Synopses & Reviews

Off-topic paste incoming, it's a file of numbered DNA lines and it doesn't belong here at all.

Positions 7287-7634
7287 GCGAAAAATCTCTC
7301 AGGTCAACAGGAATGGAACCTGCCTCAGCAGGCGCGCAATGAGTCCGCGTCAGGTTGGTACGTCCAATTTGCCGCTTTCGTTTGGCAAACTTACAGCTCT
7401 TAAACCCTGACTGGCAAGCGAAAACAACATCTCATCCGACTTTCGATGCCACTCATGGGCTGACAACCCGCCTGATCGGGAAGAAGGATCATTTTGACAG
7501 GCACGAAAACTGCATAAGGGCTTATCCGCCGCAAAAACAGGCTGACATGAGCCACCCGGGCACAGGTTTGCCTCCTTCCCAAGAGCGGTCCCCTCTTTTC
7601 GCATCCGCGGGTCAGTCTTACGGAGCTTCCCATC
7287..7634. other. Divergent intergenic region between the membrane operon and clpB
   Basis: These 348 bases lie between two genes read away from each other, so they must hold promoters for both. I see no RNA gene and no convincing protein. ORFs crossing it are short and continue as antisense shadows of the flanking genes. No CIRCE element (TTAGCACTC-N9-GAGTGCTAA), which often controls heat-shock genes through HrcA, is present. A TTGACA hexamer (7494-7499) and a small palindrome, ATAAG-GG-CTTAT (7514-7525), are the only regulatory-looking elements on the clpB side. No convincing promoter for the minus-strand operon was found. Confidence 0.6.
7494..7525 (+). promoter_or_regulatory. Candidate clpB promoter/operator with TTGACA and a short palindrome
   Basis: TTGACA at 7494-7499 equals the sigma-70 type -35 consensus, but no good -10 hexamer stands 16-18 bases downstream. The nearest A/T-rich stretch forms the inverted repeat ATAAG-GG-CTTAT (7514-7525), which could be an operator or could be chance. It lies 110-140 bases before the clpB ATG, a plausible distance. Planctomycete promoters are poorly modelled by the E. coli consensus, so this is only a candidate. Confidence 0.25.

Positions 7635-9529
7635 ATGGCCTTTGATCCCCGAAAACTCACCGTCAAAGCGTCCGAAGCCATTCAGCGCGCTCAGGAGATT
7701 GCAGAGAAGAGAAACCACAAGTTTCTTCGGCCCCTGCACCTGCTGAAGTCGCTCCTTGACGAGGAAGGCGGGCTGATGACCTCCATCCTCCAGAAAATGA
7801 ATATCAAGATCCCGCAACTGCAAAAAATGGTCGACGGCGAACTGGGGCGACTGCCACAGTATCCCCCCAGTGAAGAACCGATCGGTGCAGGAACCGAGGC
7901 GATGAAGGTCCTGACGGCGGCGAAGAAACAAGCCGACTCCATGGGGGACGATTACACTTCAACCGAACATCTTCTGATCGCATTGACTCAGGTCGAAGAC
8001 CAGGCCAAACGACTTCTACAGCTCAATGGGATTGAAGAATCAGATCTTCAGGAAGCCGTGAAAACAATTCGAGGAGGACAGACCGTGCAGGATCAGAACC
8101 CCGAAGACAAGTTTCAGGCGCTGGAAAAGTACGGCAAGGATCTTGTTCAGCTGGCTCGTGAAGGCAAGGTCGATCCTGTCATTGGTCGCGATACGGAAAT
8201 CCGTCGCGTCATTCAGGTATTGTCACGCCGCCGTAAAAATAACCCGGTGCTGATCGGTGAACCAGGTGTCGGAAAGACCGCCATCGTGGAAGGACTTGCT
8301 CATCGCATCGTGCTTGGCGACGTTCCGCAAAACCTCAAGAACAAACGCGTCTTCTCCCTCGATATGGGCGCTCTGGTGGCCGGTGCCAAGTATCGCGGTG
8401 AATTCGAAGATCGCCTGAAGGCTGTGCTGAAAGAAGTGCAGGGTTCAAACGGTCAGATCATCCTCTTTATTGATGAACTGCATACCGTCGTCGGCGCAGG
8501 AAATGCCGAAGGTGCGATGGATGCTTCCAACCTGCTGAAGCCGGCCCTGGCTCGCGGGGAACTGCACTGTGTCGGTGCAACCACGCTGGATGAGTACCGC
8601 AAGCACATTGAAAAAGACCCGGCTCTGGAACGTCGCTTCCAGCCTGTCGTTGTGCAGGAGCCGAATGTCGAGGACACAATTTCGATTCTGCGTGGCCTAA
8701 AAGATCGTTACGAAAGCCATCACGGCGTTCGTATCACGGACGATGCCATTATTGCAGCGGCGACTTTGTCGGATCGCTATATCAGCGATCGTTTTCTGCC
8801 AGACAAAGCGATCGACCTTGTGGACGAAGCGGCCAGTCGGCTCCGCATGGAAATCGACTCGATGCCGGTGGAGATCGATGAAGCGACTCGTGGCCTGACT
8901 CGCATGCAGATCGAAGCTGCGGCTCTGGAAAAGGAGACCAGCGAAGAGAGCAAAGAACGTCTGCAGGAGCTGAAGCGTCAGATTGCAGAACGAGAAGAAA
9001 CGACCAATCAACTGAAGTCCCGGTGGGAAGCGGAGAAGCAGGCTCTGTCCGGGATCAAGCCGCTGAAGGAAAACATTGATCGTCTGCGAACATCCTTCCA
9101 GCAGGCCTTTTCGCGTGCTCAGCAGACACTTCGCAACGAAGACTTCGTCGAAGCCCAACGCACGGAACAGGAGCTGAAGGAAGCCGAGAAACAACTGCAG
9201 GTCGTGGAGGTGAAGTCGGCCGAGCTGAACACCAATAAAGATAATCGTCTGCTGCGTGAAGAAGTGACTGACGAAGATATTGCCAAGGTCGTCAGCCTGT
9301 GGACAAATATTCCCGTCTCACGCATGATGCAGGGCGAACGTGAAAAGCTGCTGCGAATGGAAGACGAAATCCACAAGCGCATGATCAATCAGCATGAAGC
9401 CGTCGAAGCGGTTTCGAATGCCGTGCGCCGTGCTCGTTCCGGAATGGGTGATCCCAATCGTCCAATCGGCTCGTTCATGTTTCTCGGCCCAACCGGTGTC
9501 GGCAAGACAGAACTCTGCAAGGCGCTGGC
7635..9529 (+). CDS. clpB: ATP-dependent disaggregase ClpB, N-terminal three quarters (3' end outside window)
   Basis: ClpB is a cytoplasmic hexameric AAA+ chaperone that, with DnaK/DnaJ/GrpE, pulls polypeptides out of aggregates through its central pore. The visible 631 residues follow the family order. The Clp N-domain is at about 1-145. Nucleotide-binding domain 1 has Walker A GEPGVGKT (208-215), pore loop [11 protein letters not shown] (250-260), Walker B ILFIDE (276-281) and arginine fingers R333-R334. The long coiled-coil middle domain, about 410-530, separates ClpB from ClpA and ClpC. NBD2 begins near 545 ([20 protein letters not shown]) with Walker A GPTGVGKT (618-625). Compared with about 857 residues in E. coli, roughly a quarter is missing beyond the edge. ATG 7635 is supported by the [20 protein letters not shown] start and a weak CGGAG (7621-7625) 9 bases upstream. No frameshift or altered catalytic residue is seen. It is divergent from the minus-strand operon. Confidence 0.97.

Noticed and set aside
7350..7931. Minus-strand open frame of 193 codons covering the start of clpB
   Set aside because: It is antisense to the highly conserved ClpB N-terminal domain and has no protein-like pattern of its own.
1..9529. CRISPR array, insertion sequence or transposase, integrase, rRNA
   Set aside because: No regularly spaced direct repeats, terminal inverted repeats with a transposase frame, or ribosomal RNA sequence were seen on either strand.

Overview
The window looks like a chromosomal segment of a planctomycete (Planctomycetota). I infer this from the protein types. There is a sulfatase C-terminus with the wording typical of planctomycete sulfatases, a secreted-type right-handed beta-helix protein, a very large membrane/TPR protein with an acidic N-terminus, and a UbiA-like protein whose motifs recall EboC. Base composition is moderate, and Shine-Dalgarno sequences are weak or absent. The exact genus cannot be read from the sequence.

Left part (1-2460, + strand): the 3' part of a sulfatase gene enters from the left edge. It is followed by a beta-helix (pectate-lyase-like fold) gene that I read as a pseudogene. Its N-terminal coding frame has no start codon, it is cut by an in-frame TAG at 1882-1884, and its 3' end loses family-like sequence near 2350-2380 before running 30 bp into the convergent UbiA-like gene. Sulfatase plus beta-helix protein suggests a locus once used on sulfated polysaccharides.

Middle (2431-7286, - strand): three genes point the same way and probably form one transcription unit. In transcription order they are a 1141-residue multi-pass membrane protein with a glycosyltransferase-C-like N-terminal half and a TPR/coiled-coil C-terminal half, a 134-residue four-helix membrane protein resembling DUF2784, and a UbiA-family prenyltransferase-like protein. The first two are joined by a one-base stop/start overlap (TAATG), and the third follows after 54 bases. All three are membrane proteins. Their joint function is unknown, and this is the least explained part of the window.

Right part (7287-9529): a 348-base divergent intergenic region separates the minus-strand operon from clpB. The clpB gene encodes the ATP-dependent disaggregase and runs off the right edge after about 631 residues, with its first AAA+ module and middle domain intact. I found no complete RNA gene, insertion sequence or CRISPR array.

An easy-to-read introduction to the Prophet and Founder of the Baha'i Faith.Born to Persian nobility in the early nineteenth century, Baha'u'llah (1817-1892) seemed destined for a life of wealth and ease. Yet from an early age He showed little interest in courtly privileges, preferring to minister to the less fortunate of His native Tehran. Later, He cast aside all considerations of future material comfort by declaring His recognition of the Bab. The Bab was a young man from Shiraz who claimed to be a Messenger sent by God to transform the spiritual life of humanity and to prepare the way for One who would bring an even greater revelation. His support of the Bab resulted in the loss of virtually all His worldly possessions, imprisonment in Tehran's notorious Black Pit, and a series of increasingly harsh and remote exiles spanning forty years. The first exile was to Baghdad, where, in 1863, Baha'u'llah announced that He was that Promised One foretold by the Bab and, in fact, by all the world's religions.From Baghdad, Baha'u'llah was sent to Constantinople, then Adrianople, and finally to 'Akka, a remote outpost of the Ottoman Empire. Each exile was intended to strip Baha'u'llah of His influence and exterminate the young religion, yet each move had the opposite effect. Baha'u'llah teachings about the underlying unity of the world's religions and the inevitable emergence of a unified global civilization attracted thousands to investigate further. Today, the Baha'i Faith is the second most widespread of the world's religions, with a growing membership numbering some five million.